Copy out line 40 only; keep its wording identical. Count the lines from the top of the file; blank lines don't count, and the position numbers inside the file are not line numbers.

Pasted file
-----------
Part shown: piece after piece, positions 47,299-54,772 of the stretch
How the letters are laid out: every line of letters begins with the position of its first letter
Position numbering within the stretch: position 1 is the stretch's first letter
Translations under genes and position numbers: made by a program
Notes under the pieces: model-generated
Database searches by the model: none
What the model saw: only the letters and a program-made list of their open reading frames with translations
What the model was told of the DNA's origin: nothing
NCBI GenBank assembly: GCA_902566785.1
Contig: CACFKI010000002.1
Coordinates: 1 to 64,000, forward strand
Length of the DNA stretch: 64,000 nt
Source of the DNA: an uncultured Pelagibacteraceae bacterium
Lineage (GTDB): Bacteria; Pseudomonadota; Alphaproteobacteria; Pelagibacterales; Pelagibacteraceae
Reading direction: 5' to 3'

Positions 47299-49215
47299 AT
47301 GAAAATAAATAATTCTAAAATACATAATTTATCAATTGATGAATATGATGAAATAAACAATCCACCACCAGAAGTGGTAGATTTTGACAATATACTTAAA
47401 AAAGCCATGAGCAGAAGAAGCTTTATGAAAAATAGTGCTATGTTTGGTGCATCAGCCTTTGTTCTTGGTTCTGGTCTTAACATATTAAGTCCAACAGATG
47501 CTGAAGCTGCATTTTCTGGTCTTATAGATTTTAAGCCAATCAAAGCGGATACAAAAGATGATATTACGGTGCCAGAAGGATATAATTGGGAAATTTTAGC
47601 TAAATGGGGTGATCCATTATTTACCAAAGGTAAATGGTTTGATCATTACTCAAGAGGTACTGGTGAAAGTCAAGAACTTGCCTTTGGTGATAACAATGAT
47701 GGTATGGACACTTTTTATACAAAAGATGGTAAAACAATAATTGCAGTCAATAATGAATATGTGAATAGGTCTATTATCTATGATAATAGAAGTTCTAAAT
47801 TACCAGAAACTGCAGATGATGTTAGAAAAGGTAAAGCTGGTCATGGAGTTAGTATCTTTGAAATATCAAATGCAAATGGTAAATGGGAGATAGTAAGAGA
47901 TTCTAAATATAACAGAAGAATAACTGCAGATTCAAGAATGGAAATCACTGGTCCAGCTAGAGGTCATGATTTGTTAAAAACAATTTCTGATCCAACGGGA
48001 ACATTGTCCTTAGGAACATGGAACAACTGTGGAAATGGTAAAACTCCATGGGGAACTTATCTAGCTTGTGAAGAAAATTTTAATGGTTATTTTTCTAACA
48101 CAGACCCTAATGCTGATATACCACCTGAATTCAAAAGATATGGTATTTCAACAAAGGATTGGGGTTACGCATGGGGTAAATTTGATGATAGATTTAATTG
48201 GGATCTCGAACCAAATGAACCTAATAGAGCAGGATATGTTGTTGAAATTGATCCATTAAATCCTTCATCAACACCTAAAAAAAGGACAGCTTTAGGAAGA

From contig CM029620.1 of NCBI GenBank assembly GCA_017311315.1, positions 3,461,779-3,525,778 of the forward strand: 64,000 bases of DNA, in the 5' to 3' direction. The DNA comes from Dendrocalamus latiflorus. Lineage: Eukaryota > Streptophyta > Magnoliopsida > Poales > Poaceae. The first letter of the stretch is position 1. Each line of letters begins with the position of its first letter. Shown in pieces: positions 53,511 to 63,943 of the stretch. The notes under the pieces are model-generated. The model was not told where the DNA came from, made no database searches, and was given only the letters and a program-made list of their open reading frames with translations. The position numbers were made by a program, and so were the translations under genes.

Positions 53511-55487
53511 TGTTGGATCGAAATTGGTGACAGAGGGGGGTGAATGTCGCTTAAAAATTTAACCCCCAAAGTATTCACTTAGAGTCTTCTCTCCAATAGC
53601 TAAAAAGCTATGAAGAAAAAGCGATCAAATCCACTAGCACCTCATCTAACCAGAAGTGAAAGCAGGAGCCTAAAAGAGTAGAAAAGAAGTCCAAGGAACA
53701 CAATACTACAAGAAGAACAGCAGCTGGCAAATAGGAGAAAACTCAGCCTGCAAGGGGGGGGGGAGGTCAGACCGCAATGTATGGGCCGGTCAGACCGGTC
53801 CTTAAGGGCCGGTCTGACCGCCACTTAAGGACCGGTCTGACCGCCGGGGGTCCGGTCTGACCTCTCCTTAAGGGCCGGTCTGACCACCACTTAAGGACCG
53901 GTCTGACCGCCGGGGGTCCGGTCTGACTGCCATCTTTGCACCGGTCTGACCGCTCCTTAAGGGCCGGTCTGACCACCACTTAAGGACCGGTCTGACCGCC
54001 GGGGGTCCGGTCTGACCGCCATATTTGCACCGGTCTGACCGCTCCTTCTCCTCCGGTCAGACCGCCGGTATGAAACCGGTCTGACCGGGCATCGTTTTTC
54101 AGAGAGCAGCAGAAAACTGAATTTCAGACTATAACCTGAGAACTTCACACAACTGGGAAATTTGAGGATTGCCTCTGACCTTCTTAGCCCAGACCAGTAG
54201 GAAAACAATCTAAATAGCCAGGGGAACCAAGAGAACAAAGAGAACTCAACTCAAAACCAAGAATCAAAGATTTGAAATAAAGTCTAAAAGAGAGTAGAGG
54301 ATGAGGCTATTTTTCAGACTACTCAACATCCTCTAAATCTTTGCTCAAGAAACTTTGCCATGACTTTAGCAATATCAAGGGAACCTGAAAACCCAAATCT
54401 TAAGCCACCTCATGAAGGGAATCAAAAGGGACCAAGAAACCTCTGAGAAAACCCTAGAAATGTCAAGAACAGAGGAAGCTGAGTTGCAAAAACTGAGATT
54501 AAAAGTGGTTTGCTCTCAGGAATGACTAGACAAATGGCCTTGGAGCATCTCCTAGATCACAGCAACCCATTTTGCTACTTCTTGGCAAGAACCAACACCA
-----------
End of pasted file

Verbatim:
54501 AAAAGTGGTTTGCTCTCAGGAATGACTAGACAAATGGCCTTGGAGCATCTCCTAGATCACAGCAACCCATTTTGCTACTTCTTGGCAAGAACCAACACCA